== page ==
One need only compare the complexity and measured use of timing and space in the clapping sequence in the Conjuring to virtually any scare in Annabelle or the Nun. Wan has a distinct feel in this arena and applies it to sequences throughout his work, regardless of genre (the parking lot chase from Death Sentence immediately comes to mind).



I’d say his technical proficiency is part of his identity but when I think of Wan, outside of familial themes and his clear puppet trauma, the way he applies that proficiency to increasingly complex set pieces gives him a fairly distinct voice in his genre. The polish in his work is clearly inspired and at worst derivative of Spielberg and Fincher, but he applies that attention and zeal to genre pieces that would normally favor simple set-ups and jump scares.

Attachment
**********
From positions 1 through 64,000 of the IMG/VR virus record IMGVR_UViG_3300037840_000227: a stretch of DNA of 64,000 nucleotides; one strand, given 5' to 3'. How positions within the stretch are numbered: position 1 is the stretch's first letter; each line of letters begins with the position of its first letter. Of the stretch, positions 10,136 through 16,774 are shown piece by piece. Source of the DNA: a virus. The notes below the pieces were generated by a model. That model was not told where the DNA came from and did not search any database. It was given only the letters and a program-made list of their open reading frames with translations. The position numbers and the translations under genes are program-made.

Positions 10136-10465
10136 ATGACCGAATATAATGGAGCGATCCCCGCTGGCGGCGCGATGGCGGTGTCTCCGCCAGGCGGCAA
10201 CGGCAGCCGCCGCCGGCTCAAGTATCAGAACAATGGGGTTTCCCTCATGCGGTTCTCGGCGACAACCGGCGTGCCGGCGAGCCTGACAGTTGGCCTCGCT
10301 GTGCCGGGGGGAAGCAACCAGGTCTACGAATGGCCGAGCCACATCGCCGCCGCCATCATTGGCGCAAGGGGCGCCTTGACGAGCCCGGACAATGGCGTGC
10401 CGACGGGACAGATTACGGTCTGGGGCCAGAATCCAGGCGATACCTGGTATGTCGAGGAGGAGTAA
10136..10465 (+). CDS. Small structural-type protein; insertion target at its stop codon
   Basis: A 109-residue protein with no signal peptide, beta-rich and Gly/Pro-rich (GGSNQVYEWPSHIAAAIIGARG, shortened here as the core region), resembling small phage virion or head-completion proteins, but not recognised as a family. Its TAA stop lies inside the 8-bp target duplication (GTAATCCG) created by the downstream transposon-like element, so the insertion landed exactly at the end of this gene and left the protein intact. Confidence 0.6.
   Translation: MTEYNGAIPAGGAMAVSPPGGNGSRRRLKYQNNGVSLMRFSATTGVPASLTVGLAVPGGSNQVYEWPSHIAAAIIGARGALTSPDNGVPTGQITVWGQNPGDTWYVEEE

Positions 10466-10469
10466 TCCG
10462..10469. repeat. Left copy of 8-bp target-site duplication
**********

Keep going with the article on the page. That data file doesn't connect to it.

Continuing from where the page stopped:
One need only compare the complexity and measured use of timing and space in the clapping sequence in the Conjuring to virtually any scare in Annabelle or the Nun. Wan has a distinct feel in this arena and applies it to sequences throughout his work, regardless of genre (the parking lot chase from Death Sentence immediately comes to mind).

I am on the record as appreciating the clapping scene.


And I did actually not mind the Conjuring sequel, for its sense of space and use of environment, but I'm not even sure if he directed that



And I did actually not mind the Conjuring sequel, for its sense of space and use of environment, but I'm not even sure if he directed that
He did direct it, so that means you finally enjoyed one of his films, eh?



He did direct it, so that means you finally enjoyed one of his films, eh?
Enjoyed is a stretch. Still thought lots of it was kind of crap. The mood generated by that house though, with the little makeshift fort at the end of the hall, I thought was quite good.